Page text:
Significantly, Azure AD Multi Factor Authentication lets you customize the end user experience by letting you set options for things like account lockout thresholds and fraud alerts and notifications. Some settings for Azure Active Directory (Azure AD) are in the Azure portal, and some are in a separate portal for Azure AD Multi Factor Authentication.

In the Azure portal, you set up the following Multi Factor Authentication settings for Azure AD:

  • Account lockout
  • Block/unblock users
  • Fraud alert
  • Notifications
  • OATH tokens
  • Phone call settings

1. Account lockout

Setting a maximum number of failed MFA tries before locking out an account for a certain amount of time will help deter attacks that rely on repeatedly trying to access a user’s account. These account lockout settings only take effect after entering a PIN code for the MFA prompt.

You can set the following configurations to enable this:

  • The maximum allowed number of failed MFA attempts before account lockout.
  • Number of minutes until the timer for the account lockout is reset.
  • The number of minutes until the account is automatically unblocked.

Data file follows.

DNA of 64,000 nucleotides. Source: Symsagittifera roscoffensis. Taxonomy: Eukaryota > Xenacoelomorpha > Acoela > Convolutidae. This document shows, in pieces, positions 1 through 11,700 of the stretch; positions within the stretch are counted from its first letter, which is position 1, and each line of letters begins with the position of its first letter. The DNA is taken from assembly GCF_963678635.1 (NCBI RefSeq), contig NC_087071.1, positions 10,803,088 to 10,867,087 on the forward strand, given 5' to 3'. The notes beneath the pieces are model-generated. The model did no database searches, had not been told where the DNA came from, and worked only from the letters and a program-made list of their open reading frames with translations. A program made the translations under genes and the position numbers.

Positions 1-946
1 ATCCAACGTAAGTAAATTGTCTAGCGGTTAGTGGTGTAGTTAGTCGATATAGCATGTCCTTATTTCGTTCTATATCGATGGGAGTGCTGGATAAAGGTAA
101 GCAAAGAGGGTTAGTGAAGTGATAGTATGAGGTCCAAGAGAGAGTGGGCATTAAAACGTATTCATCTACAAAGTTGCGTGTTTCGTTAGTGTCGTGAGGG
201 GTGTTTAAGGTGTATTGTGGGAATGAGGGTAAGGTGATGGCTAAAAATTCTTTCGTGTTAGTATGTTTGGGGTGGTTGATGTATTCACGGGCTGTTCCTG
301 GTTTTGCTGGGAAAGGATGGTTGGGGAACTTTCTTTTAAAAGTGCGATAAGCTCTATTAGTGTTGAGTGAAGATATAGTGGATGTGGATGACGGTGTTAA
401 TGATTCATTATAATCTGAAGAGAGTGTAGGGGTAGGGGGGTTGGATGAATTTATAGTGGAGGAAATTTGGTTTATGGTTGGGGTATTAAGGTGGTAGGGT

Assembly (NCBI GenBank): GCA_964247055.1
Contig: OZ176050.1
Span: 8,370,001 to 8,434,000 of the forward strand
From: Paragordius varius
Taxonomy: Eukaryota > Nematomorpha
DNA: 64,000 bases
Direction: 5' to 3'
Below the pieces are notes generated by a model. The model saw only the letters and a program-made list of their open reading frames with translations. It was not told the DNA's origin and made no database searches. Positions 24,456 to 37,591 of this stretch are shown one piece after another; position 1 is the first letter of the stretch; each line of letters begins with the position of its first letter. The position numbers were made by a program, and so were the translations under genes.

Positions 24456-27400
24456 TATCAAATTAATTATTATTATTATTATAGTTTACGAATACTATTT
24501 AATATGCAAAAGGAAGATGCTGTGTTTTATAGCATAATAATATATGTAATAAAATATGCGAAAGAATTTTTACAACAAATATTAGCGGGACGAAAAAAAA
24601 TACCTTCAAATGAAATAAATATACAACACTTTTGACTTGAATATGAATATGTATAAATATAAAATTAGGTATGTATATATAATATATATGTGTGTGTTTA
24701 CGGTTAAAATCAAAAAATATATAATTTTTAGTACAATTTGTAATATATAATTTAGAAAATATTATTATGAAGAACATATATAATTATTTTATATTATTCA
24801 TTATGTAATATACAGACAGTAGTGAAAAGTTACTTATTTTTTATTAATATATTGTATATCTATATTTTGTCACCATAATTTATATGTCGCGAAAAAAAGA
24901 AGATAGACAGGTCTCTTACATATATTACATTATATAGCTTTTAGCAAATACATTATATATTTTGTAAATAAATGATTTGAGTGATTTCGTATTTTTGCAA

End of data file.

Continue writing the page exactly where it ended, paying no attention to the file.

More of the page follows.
2. Block/unblock users

This setting is used to block Azure AD multi-factor authentication attempts for an account after the user’s device is lost or stolen. When this setting is used, any attempts at multifactor authentication for the prohibited user is automatically denied.

After a user is blocked, multi-factor authentication is prohibited for their account for a period of 90 days. 

3. Fraud alert

This feature comes in handy for users when reporting potential fraud that involves their accounts. This option allows the user to report an unknown and suspicious MFA attempt by using the Microsoft Authenticator app or their phone.

You can have the following configuration options for this setting:

Create a setting to automatically block users who report fraud

If a user reports fraud on their account, the account will be locked out of Azure AD Multi-Factor Authentication for 90 days, or until the account is unlocked by an administrator.

This feature also offers a sign in report, which allows an administrator to review login activity and take corrective action as necessary to avoid any further fraudulent activity. The administrator then decides whether or not to unblock the user’s account.

Configure a phone call code to report fraud

Users typically confirm their sign in by pressing # when prompted to do so during a multi-factor authentication phone call. Usually, in order to report fraud, the user must first enter a code before pressing #